Swarm will eventually have a set of clustering APIs that allow it to connect with other clustering services so a developer could use Swarm to manage a set of containers on a test environment and then eventually transfer those containers to another clustering system like Mesos or the Amazon EC2 Container service.

And on to the enterprise

As for Docker Enterprise, the new service is pretty much the same Docker that everyone knows except tailored for enterprises who want to use it behind a company firewall for added security. Companies should also have access to both private and public Docker repositories.

It was possible to use Docker behind a firewall before, but companies needed open-source software and tools to do so; like Docker Machine and Compose, this service makes a complex task a bit more simple.

Although pricing has not been determined, the new Enterprise Hub will be available through Docker partners [company]Microsoft[/company], [company]Amazon[/company] Web Services, and [company]IBM[/company] on their own clouds. As part of the launch of the Enterprise Hub, Docker is also announcing its new partnership with IBM, making yet another big tech partner.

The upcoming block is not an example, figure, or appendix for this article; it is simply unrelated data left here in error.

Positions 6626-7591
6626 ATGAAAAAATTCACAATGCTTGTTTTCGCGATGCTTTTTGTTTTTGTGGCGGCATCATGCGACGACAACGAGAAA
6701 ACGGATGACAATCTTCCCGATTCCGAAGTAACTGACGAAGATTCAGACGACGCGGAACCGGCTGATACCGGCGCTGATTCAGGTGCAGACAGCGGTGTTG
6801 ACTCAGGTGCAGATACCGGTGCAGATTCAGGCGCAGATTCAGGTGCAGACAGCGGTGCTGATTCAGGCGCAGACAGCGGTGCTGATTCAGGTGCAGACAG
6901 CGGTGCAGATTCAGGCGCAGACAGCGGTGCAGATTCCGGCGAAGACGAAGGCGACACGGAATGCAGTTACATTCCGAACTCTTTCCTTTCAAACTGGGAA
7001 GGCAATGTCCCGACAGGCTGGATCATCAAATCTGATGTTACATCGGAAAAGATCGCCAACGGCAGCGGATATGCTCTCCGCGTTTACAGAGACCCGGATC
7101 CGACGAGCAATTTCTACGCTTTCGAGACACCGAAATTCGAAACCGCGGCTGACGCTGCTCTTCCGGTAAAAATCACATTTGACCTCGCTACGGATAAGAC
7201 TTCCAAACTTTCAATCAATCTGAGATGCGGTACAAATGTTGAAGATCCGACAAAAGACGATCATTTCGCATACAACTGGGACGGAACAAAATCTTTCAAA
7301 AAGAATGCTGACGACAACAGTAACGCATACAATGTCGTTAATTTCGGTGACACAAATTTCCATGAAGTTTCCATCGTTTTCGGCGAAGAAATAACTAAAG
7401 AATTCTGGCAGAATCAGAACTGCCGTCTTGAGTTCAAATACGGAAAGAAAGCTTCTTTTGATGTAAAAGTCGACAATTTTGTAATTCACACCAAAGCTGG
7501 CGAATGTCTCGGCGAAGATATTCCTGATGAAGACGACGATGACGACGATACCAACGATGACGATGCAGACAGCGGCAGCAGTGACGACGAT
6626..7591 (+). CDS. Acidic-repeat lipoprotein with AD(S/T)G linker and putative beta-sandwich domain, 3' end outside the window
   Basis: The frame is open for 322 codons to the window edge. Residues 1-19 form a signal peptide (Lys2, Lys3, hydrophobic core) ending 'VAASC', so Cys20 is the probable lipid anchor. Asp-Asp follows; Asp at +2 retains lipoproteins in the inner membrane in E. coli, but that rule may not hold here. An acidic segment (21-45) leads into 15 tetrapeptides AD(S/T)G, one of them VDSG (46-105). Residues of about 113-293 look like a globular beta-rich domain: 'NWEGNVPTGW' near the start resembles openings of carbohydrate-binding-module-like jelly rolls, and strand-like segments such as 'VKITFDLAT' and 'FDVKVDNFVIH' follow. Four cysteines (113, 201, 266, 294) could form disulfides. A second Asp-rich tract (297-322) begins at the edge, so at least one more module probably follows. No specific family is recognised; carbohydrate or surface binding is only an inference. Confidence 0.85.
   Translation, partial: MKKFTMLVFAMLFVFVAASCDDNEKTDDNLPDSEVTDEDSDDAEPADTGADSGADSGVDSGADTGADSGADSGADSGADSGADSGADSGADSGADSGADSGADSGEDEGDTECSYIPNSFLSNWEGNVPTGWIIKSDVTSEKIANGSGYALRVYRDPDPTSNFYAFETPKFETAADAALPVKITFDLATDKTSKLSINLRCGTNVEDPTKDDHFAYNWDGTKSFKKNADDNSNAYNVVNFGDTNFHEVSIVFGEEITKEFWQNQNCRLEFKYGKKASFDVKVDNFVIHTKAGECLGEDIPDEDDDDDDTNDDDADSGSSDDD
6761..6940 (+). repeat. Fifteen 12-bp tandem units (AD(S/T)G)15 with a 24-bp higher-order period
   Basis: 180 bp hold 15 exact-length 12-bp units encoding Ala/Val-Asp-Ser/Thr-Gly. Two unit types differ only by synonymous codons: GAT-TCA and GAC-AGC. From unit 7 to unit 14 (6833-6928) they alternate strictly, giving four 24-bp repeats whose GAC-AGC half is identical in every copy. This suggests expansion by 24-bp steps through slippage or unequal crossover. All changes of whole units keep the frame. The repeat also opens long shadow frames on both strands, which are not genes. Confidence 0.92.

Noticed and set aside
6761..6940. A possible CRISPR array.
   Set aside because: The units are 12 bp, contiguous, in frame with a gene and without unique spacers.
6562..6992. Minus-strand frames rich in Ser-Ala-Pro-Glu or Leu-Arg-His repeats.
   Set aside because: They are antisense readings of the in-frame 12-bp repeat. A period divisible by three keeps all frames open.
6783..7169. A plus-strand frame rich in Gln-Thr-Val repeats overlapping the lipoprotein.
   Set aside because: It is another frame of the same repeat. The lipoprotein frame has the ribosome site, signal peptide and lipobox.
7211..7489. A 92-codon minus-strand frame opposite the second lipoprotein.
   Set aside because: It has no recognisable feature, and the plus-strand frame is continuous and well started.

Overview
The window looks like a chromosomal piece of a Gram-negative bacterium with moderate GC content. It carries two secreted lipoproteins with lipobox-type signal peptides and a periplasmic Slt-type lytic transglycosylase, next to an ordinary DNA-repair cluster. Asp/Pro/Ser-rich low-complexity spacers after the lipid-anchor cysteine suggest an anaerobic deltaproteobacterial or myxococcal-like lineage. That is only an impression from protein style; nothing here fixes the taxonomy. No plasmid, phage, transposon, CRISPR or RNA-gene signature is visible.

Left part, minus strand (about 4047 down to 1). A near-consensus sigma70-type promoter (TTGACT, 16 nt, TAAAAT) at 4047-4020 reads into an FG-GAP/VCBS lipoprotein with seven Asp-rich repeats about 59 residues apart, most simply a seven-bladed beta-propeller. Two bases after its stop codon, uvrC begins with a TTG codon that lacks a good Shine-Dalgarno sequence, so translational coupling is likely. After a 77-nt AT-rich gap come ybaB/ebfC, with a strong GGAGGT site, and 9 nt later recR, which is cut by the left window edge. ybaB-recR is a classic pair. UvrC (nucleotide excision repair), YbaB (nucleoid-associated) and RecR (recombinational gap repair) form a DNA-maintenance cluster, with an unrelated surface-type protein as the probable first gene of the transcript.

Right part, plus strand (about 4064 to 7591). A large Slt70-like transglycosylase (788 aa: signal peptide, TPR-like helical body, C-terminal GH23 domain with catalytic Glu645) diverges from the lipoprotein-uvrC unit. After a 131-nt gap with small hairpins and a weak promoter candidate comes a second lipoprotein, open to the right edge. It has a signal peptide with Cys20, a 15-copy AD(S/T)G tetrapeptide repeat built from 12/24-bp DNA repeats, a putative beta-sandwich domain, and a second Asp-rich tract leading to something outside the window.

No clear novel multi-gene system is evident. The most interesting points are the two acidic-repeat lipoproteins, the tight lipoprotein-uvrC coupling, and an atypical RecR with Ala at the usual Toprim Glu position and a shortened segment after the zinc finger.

IBM will let customers use Docker Enterprise on-premise or in the cloud and Microsoft will let organizations sign up on the Azure marketplace. Amazon is making Docker Enterprise available on its AWS Test Drives and AWS Quick Start Reference platforms, which are essentially the Amazon-sanctioned services for people to test out non-Amazon-related IT products on Amazon infrastructure.

It’s not clear yet if Google will eventually offer Docker Enterprise on its own cloud. Google detailed in November its own paid-container-management platform called Google Container Engine, based on its open-sourced Kubernetes system. It will be worth watching how Amazon plans to tout Docker Enterprise as well, since it recently showed off its own EC2 Container Service.

Lots of new features, but are they warranted?

From these announcements, it’s clear Docker is trying to expand from simply being a container-centric startup to being an application-development service that rolls with all the cloud providers.

Of course, given CoreOS’s claims this week that by working on all the extra bells and whistles, Docker has lost sight of creating a “standard container,” it’s hard not to think that perhaps Docker is getting a bit caught up in its own momentum and its urge to become a modern-day application-development hub.